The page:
September 28, 2023
Building the Village is a special 4-part series focusing on the work taking place in neighborhoods throughout L.A. County to combat the disproportionately high rates of Black maternal and infant deaths and ensure that all Black families experience joyous and healthy births. Created and supported by L.A. County’s AAIMM Prevention Initiative, local partnerships known as Community Action Teams (CATs) are bringing everyone together to raise awareness of the crisis and identify the solutions that work best for their community. In addition to the L.A. Department of Public Health, each CAT includes local residents (including mothers/birthing persons and dads/partners), community-based organizations, faith-based organizations, health care providers and plans/networks, birth workers such as doulas and midwives, First 5 LA, the L.A. County Department of Mental Health, local businesses, and other allies.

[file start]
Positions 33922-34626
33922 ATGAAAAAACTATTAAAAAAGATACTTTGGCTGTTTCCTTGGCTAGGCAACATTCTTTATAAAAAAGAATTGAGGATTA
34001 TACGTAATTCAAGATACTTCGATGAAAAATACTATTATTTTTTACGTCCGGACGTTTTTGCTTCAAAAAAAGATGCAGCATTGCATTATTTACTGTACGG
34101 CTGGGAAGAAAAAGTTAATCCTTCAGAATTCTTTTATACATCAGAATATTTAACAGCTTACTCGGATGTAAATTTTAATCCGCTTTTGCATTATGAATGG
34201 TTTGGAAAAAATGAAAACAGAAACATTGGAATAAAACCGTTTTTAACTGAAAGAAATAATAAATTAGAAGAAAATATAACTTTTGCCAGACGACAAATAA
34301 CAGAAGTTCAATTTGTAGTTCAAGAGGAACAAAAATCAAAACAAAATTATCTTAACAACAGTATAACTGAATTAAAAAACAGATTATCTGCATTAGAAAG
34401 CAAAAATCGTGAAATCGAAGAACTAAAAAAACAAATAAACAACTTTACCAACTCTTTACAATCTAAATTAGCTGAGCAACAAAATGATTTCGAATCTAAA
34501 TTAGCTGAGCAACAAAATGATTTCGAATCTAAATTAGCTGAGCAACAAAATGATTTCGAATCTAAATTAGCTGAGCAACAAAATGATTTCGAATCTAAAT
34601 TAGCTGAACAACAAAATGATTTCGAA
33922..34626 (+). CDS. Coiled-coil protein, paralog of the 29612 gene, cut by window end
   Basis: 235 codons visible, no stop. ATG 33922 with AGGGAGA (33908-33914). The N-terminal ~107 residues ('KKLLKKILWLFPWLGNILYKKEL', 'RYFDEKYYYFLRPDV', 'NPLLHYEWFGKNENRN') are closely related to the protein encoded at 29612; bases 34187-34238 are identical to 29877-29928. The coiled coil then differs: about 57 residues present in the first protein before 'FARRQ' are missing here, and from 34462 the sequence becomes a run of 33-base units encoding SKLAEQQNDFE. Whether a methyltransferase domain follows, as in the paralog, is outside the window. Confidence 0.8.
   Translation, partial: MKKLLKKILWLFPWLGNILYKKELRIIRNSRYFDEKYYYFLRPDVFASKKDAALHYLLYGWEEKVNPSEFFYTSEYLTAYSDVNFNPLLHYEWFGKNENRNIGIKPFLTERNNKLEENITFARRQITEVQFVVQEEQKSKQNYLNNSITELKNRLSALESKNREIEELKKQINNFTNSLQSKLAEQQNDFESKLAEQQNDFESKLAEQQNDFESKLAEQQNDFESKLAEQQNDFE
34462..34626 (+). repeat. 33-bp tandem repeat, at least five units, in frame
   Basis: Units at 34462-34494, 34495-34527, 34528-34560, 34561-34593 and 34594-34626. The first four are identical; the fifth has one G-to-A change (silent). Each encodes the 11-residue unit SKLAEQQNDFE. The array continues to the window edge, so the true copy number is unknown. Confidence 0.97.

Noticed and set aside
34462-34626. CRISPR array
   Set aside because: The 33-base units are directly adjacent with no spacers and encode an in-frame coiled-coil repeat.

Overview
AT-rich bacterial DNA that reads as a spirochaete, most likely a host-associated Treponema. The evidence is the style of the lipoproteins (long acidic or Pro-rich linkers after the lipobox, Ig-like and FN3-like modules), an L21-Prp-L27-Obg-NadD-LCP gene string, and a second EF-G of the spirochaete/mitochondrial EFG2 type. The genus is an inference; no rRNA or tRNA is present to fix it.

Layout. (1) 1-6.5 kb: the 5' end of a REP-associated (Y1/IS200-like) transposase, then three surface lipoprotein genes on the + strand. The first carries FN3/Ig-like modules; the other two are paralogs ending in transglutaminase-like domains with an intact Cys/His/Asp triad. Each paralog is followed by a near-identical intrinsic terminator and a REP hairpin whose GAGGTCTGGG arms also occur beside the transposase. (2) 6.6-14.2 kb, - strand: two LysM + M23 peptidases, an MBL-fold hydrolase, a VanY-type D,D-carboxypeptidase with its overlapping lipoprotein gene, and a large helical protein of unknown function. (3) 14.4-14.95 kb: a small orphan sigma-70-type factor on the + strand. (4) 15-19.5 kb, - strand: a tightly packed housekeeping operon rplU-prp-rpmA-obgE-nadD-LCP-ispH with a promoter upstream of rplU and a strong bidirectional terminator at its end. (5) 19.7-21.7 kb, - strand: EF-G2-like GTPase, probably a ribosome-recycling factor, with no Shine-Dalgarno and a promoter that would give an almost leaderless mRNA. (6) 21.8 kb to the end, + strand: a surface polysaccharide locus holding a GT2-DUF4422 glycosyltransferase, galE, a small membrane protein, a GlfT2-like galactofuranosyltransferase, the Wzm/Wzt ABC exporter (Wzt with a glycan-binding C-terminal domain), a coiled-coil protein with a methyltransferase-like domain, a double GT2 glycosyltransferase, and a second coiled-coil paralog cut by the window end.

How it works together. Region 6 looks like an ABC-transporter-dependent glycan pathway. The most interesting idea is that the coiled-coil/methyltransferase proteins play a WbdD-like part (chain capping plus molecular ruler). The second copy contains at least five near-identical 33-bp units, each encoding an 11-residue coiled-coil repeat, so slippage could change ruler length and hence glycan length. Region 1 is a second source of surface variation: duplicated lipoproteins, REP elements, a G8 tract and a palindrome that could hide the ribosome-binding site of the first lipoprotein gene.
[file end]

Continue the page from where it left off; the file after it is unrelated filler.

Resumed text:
[This is the second story in the series. Click here for part one.]
It’s a hot, blue-bright Saturday morning in June, the kind that promises summer is just around the corner. Even though it’s early, the pedestrian plaza at the Dr. Martin Luther King Jr. Center for Public Health in South Los Angeles is buzzing with activity. Volunteers are hustling to set up resource tables and banners. Off to the side, someone is carefully wheeling a delicate-looking machine through the wide glass doors of a screening room. And next to a pillar of balloons — black, yellow, green and red — a barber is setting up his station.